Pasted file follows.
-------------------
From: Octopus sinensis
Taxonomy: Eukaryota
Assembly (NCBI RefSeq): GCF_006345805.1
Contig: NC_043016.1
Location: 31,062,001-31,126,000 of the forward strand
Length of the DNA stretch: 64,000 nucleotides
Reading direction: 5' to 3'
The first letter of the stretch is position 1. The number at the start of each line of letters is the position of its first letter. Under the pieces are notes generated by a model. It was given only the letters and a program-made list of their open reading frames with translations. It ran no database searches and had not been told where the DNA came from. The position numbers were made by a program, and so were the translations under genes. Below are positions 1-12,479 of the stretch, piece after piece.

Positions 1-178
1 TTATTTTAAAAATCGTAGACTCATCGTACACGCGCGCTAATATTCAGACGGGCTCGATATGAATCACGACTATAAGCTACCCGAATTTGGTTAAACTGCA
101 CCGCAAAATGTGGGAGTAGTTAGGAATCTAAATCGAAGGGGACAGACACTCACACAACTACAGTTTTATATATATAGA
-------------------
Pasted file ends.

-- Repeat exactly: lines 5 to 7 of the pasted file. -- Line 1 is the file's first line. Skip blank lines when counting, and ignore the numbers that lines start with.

Location: 31,062,001-31,126,000 of the forward strand
Length of the DNA stretch: 64,000 nucleotides
Reading direction: 5' to 3'